A promising long-term evolution of surgery relies on intracorporeal microrobotics. This book reviews the principles and scientific challenges that have to be tackled to design and control robots able to manipulate objects within the body whose dimensions range from the micrometer scale up to the millimeter scale.
Three orders of magnitude are considered by the authors, justified by the class of problems encountered and solutions implemented to manipulate objects and reach targets within the body: millimetric, sub-millimetric in the 10-100 micrometer range, then in the 1-10 micrometer range. The most prominent devices and prototypes of the state of the art are described to illustrate the benefit that can be expected for surgeons and patients. Future prospects toward nanorobotics are discussed.
The Introduction discusses the scale effect and the principles of miniaturization as well the interest in robotic approaches for biomedical applications in both the millimetric and nanometric fields.
Chapters 1-3 include a discussion of the physical and methodological principles put into play at the scale considered, a description of the scientific issues regarding robotics and recent scientific results. They also include a presentation of devices from industry or academia which exist in the scale considered, in the fields of intracorporeal millirobotics, intracorporeal microrobotics, and in vitro non-contact mesorobotics.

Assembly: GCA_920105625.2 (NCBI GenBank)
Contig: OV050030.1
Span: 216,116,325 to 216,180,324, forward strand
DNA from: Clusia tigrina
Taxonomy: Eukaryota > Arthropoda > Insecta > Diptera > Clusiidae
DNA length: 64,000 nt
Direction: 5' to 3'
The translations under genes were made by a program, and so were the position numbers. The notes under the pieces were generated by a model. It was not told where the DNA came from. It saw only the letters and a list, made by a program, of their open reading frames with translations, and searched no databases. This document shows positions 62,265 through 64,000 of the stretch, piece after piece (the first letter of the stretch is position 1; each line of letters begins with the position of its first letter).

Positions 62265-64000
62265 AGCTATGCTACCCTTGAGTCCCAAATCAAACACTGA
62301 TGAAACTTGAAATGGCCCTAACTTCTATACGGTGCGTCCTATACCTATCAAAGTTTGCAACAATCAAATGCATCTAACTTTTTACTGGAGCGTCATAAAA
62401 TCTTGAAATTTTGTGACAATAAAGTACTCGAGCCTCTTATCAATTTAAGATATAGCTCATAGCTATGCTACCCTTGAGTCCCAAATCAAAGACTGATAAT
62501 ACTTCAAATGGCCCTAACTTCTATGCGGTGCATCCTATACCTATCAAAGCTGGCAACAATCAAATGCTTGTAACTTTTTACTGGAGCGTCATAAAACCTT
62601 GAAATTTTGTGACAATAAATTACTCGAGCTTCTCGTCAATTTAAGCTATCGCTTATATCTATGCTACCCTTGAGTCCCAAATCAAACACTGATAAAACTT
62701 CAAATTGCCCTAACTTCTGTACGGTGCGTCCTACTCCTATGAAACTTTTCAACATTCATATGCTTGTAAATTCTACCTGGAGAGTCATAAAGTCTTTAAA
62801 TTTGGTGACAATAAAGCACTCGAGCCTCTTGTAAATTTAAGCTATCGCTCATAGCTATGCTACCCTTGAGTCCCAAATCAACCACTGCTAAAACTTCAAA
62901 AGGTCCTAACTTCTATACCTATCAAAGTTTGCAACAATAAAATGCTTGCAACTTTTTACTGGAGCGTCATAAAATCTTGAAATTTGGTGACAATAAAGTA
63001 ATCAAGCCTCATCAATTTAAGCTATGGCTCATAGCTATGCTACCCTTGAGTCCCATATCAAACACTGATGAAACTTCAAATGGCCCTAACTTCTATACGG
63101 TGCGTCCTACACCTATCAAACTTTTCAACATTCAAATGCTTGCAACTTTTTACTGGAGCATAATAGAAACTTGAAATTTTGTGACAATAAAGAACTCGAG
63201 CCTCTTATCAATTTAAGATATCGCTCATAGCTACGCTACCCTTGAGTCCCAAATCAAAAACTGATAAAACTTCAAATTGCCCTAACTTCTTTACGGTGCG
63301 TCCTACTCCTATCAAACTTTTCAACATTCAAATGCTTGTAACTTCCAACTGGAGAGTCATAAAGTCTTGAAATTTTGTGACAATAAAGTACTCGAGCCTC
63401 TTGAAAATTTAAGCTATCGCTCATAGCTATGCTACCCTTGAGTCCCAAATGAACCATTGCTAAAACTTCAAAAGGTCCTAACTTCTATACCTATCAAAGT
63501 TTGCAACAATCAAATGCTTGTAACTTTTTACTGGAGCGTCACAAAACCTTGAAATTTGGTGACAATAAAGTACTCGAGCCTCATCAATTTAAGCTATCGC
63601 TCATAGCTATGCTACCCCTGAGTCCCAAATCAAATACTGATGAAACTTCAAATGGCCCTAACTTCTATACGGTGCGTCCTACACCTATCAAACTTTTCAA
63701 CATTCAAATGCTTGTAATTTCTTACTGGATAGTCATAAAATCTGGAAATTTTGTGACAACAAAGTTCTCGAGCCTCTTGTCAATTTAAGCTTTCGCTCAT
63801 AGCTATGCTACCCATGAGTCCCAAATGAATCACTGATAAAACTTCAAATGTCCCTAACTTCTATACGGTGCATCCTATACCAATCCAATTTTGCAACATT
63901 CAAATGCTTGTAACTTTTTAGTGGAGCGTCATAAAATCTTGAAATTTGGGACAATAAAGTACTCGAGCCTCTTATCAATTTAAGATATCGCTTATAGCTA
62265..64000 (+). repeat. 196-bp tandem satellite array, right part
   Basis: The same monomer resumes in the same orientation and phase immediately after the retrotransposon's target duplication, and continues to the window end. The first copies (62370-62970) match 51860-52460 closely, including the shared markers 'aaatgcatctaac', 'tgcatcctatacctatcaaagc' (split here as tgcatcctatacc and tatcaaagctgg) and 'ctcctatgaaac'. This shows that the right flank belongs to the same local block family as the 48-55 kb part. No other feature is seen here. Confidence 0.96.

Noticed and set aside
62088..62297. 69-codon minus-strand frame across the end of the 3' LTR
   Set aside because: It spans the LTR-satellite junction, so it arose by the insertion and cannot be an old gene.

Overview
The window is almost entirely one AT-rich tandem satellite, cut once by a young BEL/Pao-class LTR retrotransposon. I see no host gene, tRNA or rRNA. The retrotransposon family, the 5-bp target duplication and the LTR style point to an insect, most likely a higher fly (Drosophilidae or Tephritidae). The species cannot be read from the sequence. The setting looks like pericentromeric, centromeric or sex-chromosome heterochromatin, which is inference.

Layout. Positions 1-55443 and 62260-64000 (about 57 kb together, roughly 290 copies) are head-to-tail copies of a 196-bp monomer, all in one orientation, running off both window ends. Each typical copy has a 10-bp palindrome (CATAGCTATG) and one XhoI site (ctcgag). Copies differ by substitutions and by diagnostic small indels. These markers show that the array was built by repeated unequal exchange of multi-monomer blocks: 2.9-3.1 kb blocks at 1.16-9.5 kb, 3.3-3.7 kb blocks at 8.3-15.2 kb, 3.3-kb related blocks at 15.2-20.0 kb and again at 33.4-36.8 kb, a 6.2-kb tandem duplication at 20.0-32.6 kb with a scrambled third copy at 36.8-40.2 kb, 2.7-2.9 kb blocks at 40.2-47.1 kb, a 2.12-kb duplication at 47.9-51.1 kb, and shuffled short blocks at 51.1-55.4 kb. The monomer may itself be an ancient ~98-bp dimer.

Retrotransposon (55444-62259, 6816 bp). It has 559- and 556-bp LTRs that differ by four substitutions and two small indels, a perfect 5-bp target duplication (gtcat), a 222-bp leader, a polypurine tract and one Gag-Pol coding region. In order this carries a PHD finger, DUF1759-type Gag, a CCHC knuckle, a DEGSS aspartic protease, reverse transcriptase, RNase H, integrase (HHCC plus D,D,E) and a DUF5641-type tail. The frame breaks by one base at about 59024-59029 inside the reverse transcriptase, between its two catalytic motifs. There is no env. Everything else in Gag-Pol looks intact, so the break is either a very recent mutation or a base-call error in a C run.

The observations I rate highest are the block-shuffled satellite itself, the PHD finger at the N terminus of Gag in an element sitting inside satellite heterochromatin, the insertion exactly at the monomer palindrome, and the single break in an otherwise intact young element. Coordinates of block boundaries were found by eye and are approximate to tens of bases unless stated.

Finally, the future prospects for biomedical robotics are discussed for the millimetric, micrometric and mesometric scales along the following three lines: prospective applications, scientific prospects, and prospects in miniaturization towards a nanorobotic biomedical reality.
1. Intracorporeal Millirobotics.
2. Intracorporeal Microrobotics.
3. In vitro Non-Contact Mesorobotics.
4. Toward Biomedical Nanorobotics.
Michaël Gauthier is a senior scientist at FEMTO-ST in Besançon, France. His research interests include the modeling of an object's behavior in the microscale (microworld), the study, modeling, and control of handling strategies dedicated to the microworld and the study of robotic microassembly of microcomponents about 1 to 100 micrometers in size.
Nicolas Andreff is Professor at FEMTO-ST in Besançon, France. He is currently working on developing a research activity on medical microrobotics.
Etienne Dombre is a senior scientist at LIRMM in Montpellier, France. His research interests include robot design and control and robotic systems for medical applications involving force control.
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